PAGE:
where men would stand at either end twisting the rope. Hence, the
rope walks were relegated to the outskirts of town, which this area
in the vicinity of the Public Gardens once was before Back Bay was filled.
Picture the Old Statehouse before it was dwarfed by office towers. Viewed
from Long Wharf, where ships docked, the Old Statehouse dominated the
18th-century cityscape. You knew what the center of power was,
says Carr. She notes that the lion and unicorn, symbols of British authority,
currently on the building are reproductions. Rebellious Bostonians tore
down the originals and burned them in 1776.
Often Clipped, Rarely Quantified
Researchers examine residential landscape's role in capturing carbon
The standard-issue American residential landscape - turf lawns and shade
trees, marigold patches and evergreen shrubs - harbors mystery within
its familiarity. Beyond their role as places to play and putter, do these
tidy green spaces fill a larger function through their collective power
to draw significant amounts of carbon dioxide out of the atmosphere?
A new National Science Foundation-funded project led by Jennifer Jenkins,
a research assistant professor at UVM's Gund Institute of Ecological Economics,
may help answer that question, which could have a critical impact on national
estimates of carbon sequestration. The study seeks to quantify carbon
cycles in three Baltimore-area neighborhoods, and, more importantly, determine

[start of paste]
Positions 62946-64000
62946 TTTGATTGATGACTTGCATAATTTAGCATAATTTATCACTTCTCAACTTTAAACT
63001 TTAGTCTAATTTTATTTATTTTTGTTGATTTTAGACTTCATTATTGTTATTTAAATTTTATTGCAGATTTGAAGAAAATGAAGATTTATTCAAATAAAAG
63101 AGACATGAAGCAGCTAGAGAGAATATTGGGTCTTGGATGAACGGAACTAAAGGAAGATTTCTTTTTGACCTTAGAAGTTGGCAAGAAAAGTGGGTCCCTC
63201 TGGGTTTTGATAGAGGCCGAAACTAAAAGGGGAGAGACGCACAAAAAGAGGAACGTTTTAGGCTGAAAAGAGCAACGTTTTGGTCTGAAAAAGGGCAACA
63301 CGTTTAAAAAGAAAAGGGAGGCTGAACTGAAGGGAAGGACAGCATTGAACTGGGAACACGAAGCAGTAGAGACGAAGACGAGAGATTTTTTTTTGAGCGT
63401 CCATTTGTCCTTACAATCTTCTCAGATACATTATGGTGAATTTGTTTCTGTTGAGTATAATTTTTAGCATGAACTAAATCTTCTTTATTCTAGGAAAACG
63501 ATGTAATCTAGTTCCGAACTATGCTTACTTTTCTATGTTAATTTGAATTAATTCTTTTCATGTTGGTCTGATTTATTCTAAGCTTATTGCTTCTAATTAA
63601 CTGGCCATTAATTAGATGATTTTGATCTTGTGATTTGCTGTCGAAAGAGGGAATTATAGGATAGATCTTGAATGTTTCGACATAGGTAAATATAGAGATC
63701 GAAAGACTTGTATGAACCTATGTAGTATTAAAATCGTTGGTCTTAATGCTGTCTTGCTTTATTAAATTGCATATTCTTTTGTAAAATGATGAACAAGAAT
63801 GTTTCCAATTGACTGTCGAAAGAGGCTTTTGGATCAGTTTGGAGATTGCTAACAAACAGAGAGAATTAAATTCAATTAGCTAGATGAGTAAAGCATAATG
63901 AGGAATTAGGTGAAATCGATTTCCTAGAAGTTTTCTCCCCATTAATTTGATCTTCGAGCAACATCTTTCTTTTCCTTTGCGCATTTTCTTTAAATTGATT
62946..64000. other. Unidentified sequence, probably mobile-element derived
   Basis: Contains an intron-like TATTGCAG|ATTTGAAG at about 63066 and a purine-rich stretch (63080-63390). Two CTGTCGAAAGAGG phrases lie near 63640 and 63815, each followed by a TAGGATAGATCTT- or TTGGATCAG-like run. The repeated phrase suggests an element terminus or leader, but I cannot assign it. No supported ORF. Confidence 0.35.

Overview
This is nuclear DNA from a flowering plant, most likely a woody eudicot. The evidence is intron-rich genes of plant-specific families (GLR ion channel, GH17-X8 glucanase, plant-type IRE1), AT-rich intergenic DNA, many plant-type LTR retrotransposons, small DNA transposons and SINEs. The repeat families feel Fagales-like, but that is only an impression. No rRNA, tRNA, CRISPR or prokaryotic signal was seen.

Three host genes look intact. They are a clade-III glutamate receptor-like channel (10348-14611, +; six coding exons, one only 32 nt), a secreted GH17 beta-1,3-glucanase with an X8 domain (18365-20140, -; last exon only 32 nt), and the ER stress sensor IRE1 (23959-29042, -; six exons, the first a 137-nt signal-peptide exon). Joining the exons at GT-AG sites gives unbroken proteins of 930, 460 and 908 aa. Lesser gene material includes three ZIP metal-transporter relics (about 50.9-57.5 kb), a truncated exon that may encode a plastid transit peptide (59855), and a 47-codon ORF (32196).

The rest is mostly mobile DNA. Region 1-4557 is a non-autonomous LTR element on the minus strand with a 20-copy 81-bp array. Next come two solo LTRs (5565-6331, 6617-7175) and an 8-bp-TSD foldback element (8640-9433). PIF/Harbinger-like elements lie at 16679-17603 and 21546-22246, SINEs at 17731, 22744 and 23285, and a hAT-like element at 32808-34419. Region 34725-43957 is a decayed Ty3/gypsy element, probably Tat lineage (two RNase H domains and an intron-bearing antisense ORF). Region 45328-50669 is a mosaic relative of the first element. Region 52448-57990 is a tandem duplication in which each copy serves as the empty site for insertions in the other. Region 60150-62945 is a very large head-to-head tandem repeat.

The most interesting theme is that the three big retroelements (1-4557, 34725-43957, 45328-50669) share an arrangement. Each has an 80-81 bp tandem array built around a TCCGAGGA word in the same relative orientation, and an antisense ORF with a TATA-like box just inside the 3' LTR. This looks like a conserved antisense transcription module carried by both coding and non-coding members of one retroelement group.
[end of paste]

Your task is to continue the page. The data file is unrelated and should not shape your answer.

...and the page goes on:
how different factors influence them.
What we're doing is starting to fill in the gaps, Jenkins
says. All the carbon estimates published by the State Department,
and used in the Kyoto Protocol, don't include this. So we want to help
fill in the spreadsheet. We are going to test hypotheses about what really
drives these residential stocks and fluxes.
In addition to estimating how much carbon dioxide moves in and out of
greenery in their selected urban and suburban neighborhoods, Jenkins and
her colleagues will also try to determine the relative importance of factors
such as soil type, landscape structure, residential age, and land use
history in influencing rates of carbon storage.
The work will involve, among other things, selecting sites and test plots,
then conducting the delicate education and outreach work that will find
residents willing to allow researchers to occasionally visit their property
to take meter-deep soil cores, or even mow their lawns (and collect the
clippings!) for a summer to quantify the health and turnover of their
grass. A social-ecological prong of the project will use neighborhood-level